Financial Players Need To Get CRM, Channel Acts Right

Mumbai, October 17: | Updated: Oct 18 2002, 05:30am hrs
Disparate consumer relationship management (CRM) and channel integration efforts will not change how consumers use delivery channels to fix disjointed cross-channel customer experiences. Firms must right channel: get consumers to use the right channels for the right transactions and interactions, says a report titled Right Channelling Financial Transactions by Forrester Research (Forrester).

According to Forrester, a laissez-faire approach to delivery channels build them and let customers decide, which to use is not effective. To improve the quality and lower the cost of service delivery, firms need to right-channel consumers behaviour. The report has analysed that a growing number of consumers use electronic channels to research, purchase and manage their financial lives. In addition, consumers use different channels for the same transaction. For activities such as paying bills, consumers prefer to use the same channel, but for transactions like buying stock and checking balances, channel usage varies greatly. It was found that 79 per cent of online consumers transact in multiple-channels and to purchase products like mortgages and auto-insurance, their behaviour crosses channels. The report also says that consumers cross channels over time.

The report further states that todays efforts result in high costs and disjointed touches. In addition to their disparate CRM efforts, most firms have channel integration projects underway, but none of these efforts influence consumers channel behaviour because CRM efforts do not change product packages, resulting in higher support costs.

In fact, most CRM efforts fail to capture consumers channel behaviour or preferences. Consequently, firms cant see how channel behaviour changes and how it affects profitability.

Also point-to-point channel-integration is inefficient resulting in disjointed customer touches. Call-centre reps cannot help customers pay bills online; consumers re-enter data on paper forms after pre-qualifying online, and branch-reps are not aware of offers made online to the customer, the report states, adding that organisational boundaries get in the way resulting in overspending on technology.

According to Forrester, in order to correct these disbalances right-channelling firms will rebundle services to migrate account and self-service transactions to electronic channels, provide collaborative support and rebuild cross-channel experiences. Rebundled services will push transactions to low-cost channels, and that 60 per cent of banking customers would give up human assistance if motivated to.

However, according to the report, to support consumers who move their account transactions to electronic channels, right-channelling firms must be ready with the following.

Firstly, online self service functions. Firms should analyse branch and call center volume for self service transactions to determine development priorities. Secondly, consumers who switched to broadband in 2001 were 46 per cent more likely to receive or review their bills online then when they had dial-up access. As broadband adoption grows it will reach half of all online homes by 2004 right-channellers will be ready with online statements and bills that offer reverse lookup of merchants and direct links for fee disputes. And lastly, branch and call-center support will be spruced up.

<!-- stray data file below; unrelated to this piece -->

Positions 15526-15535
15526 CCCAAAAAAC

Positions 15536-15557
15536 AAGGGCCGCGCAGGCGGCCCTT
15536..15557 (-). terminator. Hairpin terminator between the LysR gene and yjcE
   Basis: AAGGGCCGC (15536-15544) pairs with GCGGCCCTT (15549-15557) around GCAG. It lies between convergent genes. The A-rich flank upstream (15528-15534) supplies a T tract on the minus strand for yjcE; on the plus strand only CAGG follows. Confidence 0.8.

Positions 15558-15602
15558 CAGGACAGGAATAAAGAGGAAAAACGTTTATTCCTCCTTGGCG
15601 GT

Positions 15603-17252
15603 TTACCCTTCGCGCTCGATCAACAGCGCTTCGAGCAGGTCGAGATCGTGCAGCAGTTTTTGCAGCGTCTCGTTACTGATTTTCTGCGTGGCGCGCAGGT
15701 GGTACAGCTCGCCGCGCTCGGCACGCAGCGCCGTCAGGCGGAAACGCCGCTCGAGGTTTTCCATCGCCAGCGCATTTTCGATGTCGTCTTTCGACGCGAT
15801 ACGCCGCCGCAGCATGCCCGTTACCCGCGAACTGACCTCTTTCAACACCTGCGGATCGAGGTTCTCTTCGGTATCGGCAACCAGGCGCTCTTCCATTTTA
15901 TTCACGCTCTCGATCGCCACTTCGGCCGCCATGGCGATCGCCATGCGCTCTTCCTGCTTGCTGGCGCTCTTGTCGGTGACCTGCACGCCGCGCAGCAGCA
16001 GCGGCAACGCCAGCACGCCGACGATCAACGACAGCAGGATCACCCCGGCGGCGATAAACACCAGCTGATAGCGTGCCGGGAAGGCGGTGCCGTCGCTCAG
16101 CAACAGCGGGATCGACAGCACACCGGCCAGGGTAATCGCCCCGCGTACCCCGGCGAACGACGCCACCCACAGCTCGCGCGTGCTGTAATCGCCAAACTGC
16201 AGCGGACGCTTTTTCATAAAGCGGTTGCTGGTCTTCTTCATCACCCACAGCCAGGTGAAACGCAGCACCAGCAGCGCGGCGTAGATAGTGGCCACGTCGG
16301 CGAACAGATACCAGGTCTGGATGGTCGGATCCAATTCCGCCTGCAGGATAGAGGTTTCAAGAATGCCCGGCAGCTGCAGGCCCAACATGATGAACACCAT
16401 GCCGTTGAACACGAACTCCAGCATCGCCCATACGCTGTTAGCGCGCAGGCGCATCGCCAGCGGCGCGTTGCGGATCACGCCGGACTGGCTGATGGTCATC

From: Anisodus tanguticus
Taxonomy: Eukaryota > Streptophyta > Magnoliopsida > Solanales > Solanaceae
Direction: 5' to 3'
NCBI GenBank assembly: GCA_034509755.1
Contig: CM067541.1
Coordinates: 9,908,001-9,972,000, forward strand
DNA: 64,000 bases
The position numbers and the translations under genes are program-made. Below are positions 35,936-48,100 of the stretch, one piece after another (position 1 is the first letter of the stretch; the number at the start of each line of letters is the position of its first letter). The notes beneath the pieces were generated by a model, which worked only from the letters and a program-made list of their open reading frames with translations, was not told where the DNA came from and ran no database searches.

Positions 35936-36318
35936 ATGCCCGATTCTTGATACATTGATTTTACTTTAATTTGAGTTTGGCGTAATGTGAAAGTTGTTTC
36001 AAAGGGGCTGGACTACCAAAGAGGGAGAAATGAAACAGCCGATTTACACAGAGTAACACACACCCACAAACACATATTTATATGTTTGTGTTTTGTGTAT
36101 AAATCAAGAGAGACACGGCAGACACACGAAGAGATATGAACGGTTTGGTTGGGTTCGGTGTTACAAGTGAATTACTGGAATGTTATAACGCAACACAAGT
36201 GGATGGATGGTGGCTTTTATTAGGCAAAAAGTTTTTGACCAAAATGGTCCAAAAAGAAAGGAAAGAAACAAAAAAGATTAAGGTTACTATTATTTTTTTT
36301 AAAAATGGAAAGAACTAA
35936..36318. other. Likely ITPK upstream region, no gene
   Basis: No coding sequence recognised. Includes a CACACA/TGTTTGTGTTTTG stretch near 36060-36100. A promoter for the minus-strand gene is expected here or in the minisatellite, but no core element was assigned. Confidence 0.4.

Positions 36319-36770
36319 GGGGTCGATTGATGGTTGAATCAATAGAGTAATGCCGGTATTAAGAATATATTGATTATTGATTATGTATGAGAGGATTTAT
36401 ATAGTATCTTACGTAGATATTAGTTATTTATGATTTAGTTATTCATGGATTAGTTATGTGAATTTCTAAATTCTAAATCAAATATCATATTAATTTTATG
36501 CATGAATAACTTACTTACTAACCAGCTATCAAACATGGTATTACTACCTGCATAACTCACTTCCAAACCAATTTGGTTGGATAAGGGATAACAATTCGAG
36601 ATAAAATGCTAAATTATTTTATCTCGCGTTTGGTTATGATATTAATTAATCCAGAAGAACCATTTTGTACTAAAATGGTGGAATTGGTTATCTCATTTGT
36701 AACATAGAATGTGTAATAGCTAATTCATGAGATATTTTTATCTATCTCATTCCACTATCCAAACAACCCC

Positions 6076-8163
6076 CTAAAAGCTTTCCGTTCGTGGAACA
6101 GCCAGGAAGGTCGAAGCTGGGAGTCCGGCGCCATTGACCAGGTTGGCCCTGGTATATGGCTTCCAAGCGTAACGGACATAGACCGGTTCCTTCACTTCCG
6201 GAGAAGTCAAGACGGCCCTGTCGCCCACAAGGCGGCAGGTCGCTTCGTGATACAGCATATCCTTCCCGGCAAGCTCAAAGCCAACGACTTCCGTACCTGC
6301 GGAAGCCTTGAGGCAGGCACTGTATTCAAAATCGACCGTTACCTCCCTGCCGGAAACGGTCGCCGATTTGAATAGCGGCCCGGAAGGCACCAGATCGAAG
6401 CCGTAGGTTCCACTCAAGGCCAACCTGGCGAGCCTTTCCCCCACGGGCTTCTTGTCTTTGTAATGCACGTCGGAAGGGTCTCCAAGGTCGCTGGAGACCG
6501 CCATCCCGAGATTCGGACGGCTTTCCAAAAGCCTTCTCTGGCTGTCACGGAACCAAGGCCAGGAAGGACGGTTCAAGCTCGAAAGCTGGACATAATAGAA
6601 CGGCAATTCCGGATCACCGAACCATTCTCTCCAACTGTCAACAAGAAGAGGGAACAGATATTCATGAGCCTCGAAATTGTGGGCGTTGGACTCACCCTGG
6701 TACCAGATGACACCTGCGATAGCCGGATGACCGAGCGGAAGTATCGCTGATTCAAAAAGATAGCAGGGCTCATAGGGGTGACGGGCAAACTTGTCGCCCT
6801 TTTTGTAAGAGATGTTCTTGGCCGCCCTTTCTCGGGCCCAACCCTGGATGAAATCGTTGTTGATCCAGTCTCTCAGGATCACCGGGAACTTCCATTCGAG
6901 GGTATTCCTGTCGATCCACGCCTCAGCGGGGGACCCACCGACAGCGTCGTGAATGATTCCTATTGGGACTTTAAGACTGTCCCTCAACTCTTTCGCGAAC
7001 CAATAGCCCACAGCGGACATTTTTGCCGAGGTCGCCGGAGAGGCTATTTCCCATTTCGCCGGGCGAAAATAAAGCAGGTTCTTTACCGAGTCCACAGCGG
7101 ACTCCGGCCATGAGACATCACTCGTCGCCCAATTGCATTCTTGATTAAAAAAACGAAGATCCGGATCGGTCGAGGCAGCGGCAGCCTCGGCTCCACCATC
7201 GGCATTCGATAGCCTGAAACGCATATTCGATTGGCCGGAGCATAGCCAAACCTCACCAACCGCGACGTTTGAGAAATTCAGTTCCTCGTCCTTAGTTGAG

Today, most call-center representatives can now co-browse with a customer paying a bill or making trade online for the first time. But many consumers will need hand holding to get the setup online, or they will abandon the channel.

Forrester goes on to say that collaborative support will make the Net the right channel. Account transactions only scratch the surface of interactions that consumers have with their providers. But for many of these touches like researching rates, evaluating investment alternatives or getting answers to service related questions todays sites fall short.

And branch and call-center representatives cannot help the customers finish what they have started online.

To make the Net the right channel for these interactions, firms will need to incorporate instant messaging (IM) and chat. Right channellers will use tools from firms like Communicator to provide secure messaging. Increased IM and broadband will make it more feasible for consumers to download applications that let advisors or representatives collaborate with them online.

It further adds that smart right-channellers will drive consumers to the Net with tools from firms like Motive Communications that preempt the need for human support.

Charter One Financial, for example, uses a software that lets its customers set up alerts when balances run low, a bill is due, or a credit-limit is reached. Whats different is that these alerts are actionable consumers respond and right channellers take action on their behalf.

Forester says that rebuilding cross-channel experiences will require financial services hubs. Not every interaction has to be cross-channel. For the right ones, firms will redesign the cross-functional processes that support them. Firms will create a single system of record for consumer data and functions such as providing the current status of accounts will access data through a single standard interface with no knowledge of the datas original source.

To create right pricing and product bundles, firms should capture customer channel transaction behaviour and the percentage of monthly transactions that the customers do electronically. And to ensure that new service bundles are directed at the right customers, firms should start field surveys to determine customers willingness to give up human assistance, says the report and further adds that without the ability to measure shifts in channel behaviour, firms will not be able to determine the impact of their efforts.